to substantiate its claim that these five models are not subject to the equipment authorization procedures.
Behringer, however, failed to do so. Specifically, Behringer’s technical documentation, which purports to
show that these five models contained simple conversion circuits, does not diagram in detail the devices’
circuit layouts or identify the component parts. Behringer’s technical documentation thus is insufficient
to permit a determination as to whether these five devices qualify as passive add-on devices under Section
15.103(g). Because Behringer failed to present detailed technical documentation, we cannot assess its
claim that these devices are not subject to the technical standards or equipment authorization
requirements. Further, the fact that these models were tested and verified as compliant with the FCC’s
technical standards after issuance of the NAL is irrelevant.

         11.     Third, Behringer claims that the NAL erred by including the following 17 models: the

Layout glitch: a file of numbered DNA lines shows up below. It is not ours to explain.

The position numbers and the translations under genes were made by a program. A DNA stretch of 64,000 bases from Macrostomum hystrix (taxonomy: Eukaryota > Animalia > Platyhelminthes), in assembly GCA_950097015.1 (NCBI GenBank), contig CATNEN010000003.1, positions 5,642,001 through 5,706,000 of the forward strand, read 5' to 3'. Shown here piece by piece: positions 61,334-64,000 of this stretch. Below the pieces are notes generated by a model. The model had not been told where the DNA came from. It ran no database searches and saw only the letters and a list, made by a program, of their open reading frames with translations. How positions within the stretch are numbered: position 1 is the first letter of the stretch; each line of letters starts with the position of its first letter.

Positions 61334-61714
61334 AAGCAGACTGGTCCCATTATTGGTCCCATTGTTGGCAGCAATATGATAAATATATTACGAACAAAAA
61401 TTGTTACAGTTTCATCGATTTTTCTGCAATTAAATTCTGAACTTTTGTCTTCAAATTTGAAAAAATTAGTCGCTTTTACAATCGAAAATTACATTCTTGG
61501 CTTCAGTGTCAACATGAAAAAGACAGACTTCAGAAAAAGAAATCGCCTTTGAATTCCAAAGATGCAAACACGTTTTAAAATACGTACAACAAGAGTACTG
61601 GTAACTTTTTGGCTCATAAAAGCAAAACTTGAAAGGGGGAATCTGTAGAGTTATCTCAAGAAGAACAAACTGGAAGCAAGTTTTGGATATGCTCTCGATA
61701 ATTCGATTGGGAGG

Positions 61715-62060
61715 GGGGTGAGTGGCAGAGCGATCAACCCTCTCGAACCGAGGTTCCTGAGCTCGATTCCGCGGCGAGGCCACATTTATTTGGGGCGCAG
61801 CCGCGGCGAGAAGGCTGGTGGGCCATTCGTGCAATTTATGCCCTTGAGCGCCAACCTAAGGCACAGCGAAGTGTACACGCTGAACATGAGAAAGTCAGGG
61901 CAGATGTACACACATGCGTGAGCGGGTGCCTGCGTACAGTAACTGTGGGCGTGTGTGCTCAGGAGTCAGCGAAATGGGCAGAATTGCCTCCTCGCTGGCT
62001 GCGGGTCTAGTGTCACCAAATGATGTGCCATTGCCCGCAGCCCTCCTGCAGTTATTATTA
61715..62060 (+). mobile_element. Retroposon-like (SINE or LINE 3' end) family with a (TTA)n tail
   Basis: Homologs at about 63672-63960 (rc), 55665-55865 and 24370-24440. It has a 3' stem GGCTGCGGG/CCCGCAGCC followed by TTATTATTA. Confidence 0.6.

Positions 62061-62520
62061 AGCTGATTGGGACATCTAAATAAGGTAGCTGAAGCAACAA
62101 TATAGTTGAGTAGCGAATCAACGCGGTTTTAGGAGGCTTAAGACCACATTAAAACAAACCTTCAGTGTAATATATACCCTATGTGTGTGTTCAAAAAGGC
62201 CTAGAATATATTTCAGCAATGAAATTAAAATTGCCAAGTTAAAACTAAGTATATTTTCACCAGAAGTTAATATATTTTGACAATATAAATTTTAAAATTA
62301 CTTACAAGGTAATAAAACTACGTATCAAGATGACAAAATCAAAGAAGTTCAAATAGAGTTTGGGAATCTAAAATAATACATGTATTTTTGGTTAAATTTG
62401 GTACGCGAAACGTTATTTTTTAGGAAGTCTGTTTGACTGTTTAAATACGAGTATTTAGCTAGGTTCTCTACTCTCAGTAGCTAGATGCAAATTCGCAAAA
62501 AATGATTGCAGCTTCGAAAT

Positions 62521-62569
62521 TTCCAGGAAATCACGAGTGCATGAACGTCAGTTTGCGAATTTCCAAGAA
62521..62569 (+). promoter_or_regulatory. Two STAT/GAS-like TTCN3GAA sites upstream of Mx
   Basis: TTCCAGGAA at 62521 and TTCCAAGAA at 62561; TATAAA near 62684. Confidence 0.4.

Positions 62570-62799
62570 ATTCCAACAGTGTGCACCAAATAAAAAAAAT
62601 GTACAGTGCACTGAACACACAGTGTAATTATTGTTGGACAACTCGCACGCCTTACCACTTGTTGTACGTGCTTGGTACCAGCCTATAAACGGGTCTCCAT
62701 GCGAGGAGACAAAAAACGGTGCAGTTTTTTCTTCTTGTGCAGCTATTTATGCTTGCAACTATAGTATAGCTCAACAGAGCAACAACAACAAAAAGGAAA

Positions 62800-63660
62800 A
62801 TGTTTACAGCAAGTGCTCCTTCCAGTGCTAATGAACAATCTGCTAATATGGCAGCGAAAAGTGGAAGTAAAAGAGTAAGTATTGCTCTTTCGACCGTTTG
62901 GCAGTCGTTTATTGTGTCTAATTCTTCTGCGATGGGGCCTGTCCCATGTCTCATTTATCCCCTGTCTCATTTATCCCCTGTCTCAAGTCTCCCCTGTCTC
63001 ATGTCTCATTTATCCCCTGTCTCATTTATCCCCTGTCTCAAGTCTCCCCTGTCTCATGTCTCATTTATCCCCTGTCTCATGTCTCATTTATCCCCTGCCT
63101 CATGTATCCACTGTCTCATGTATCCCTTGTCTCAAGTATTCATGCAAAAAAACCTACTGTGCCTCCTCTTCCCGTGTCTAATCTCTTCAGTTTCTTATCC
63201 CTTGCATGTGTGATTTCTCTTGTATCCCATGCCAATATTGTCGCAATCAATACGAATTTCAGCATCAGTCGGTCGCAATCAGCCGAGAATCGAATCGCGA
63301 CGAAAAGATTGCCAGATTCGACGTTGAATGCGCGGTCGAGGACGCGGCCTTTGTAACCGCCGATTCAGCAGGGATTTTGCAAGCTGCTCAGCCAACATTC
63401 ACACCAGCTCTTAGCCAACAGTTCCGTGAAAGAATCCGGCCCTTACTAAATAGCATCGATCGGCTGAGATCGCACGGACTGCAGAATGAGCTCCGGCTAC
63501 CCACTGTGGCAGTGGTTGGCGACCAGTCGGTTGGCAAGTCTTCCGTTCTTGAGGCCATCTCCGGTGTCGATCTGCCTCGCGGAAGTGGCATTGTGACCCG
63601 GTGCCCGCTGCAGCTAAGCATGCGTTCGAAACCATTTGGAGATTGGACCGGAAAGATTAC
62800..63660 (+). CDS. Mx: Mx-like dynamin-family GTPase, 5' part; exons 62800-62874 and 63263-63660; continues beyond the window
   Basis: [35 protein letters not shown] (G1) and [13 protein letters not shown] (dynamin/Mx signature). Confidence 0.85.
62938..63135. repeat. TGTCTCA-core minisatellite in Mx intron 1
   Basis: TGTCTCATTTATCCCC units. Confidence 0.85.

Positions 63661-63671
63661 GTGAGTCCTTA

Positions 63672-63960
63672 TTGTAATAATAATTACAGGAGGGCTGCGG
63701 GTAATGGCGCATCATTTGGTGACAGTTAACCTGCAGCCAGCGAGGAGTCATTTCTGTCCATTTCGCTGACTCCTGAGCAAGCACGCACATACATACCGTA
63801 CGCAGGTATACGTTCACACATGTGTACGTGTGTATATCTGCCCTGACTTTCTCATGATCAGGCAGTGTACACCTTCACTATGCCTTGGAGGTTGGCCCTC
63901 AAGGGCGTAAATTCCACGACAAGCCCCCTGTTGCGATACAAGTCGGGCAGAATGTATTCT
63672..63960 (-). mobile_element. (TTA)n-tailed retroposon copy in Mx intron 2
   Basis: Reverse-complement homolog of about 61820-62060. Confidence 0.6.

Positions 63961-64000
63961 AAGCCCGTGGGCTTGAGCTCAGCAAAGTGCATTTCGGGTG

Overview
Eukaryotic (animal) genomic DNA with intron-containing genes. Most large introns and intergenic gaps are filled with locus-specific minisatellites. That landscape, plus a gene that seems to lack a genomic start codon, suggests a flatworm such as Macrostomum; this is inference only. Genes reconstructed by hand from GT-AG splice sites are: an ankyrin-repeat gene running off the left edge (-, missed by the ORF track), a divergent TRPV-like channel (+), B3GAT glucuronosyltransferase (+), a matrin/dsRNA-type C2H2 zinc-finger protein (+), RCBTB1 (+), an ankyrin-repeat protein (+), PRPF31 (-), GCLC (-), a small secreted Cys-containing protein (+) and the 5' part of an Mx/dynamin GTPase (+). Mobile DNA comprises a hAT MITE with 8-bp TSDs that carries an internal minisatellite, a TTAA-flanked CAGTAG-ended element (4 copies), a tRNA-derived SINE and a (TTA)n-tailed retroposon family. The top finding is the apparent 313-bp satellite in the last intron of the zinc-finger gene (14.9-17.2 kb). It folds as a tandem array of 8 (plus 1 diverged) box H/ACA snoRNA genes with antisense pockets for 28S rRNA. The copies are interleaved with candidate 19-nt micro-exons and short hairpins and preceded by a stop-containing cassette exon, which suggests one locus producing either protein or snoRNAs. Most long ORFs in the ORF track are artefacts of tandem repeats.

AC112, CT100, DJX400, DX052, FCB1010, LC2412, V Amp Pro, MX3242X, Bass V-Amp, ACX1000,
DFX69, DSP9024, DX626, GX112, VMX200, DSP110 and LD6230. Behringer claims that all 17
models were found to be compliant with European technical standards, as evidenced by the “CE”
markings40 and the CE test reports submitted in response to the Enforcement Bureau’s Letters of
Inquiry.41 According to Behringer, demonstrated compliance with the technical requirements of the CE
should satisfy those of the FCC, because the standards for these products “are equivalent.”42 In support of
this assertion, Behringer submits a comparative analysis report prepared by its engineering staff43 to show
that 17 models were tested and found to comply under the “technically equivalent” CE and FCC
standards.44

        12.     We disagree. Although the CE and the FCC standards share some common elements, as
the NAL noted, “[CE] testing neither is the equivalent of nor demonstrates compliance with the
Commission’s technical standards.”45 FCC compliance testing must be done in accordance with the
FCC’s measurement procedures.46 Moreover, while Behringer correctly notes that the European test lab